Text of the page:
Mario Zuccaro, Founder of telecare solutions provider Oysta Technology, discusses why sufficient forward planning is key to ensuring vulnerable independent people in your care remain safe and supported to live independently for as long as possible.

Overtaking traditional telecare ‘button and a box’ solutions, digital telecare technology is trail-blazing the way for the future of at-home care. Flexible, powerful and discrete, the Oysta devices look like any other modern communications device, removing the stigma of having a personal alarm. Either worn on the wrist like a watch, or in the form of a tiny device to slip into a pocket, the look and feel of today’s personal telecare solutions fits the needs of people now. Take into account the reliability and sheer geographical distance that the GPS technology can cover and, all of a sudden, the telecare technology option gains traction with a more diverse audience.

It’s never too soon to start thinking about what life might be like further down the road. Breaking the misconception that care planning, or the thought of it, is reserved for ‘old’ people is a high priority for me.

Oſten, care is thought about as a reaction to a problem, for people who are at a point where they immediately need extra care and support.

All too oſten, we see families of vulnerable people coming to us, their local authority or social care provider in a state of distress. Unable to look aſter a loved one themselves due to distance or other reasons, they are frantically looking for a way to ensure that their parent, grandparent or vulnerable adult child, is kept safe while living on their own. Luckily, we are equipped to quickly help vulnerable independent people to remain safe in their own homes through the provision of our mobile telecare solutions and home sensors, but this only takes care of part of the problem.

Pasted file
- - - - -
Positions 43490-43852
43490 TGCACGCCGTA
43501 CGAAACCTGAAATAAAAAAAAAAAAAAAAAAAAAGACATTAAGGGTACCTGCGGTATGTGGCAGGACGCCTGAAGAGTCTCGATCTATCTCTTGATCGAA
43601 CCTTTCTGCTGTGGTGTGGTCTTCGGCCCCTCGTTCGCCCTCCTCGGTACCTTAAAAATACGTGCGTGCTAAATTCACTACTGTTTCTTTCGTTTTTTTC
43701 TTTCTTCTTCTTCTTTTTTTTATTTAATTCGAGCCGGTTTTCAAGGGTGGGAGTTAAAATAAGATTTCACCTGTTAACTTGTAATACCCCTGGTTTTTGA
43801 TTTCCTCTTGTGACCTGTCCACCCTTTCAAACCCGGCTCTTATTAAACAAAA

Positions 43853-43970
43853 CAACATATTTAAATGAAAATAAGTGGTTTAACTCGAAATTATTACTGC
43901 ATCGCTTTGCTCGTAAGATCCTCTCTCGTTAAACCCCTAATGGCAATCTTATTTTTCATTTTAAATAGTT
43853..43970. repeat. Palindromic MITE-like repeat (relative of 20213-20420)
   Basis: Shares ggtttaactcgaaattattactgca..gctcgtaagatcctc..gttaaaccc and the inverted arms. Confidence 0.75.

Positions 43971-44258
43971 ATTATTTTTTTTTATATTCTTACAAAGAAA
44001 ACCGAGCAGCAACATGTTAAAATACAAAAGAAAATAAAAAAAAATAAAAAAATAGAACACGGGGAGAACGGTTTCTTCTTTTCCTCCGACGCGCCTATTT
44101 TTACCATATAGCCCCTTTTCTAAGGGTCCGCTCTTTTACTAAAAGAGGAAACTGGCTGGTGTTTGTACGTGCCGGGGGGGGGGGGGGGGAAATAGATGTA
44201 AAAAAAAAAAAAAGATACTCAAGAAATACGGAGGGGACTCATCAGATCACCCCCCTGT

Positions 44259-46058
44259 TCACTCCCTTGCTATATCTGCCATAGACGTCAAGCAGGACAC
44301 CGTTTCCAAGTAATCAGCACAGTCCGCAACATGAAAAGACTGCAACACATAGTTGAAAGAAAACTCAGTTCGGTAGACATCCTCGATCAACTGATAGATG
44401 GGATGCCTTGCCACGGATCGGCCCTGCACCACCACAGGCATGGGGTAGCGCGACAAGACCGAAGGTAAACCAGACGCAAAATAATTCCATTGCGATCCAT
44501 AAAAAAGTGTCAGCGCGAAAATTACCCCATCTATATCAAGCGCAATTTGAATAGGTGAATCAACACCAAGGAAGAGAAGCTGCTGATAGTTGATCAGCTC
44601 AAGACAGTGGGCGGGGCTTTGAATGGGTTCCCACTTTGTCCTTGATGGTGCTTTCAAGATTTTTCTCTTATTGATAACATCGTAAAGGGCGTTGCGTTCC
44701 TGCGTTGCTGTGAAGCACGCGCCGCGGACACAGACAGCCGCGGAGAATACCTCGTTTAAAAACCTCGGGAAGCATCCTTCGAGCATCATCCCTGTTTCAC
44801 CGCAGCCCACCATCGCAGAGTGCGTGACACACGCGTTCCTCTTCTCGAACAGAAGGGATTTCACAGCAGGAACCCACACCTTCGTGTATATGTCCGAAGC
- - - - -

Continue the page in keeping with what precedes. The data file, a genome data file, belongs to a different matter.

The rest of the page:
More oſten than not, a decision made during a crisis period takes away that element of choice for the individual affected. Having worked in the industry for many years now, what we see time and time again are people wanting to remain independent. They want choice in the support they need, how that support will be provided and how it is delivered. Usually, people want to remain at home.

The majority of people requiring additional care want to stay as independent as they can and usually in their homes, as opposed to the alternative of a moving into a residential care home. This is only possible if the home environment remains safe for the individual. The evolution of care tech within the home is making this easier.

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The over-60s now are more familiar with technology and have higher expectations. They want to be safe, and for technology to support them, not to have to live around technology. Oysta’s telecare solutions are designed by independent people, and support an independent life inside and outside the home.

Continually developing its telecare solutions, Oysta are committed to supporting safer independence for vulnerable independent adults (or VIPs as they call their service users). Through innovative mobile technology, Oysta provide independent people with a means to continue to live within their own homes for as long as possible. Monitoring wellbeing 24/7, the mobile element to Oysta’s telecare solutions, enables care to extend beyond the four walls of the house, to include anywhere in the great outdoors.

It's tough for individuals to think about not being able to take care of themselves, but that point may come. Helping vulnerable independent people understand the possibilities of what might lie ahead and adapting the home, together with their daily life, with the technology now, may smooth the path for the future. Proactively planning future care needs could begin with something small, such as a telecare sensor for the home, or getting used to wearing and using a personal telecare device. Consciously adding telecare technology to the home as early as possible may be the key to retaining an individual’s choice and ability to remain in that home when their vulnerabilities increase.

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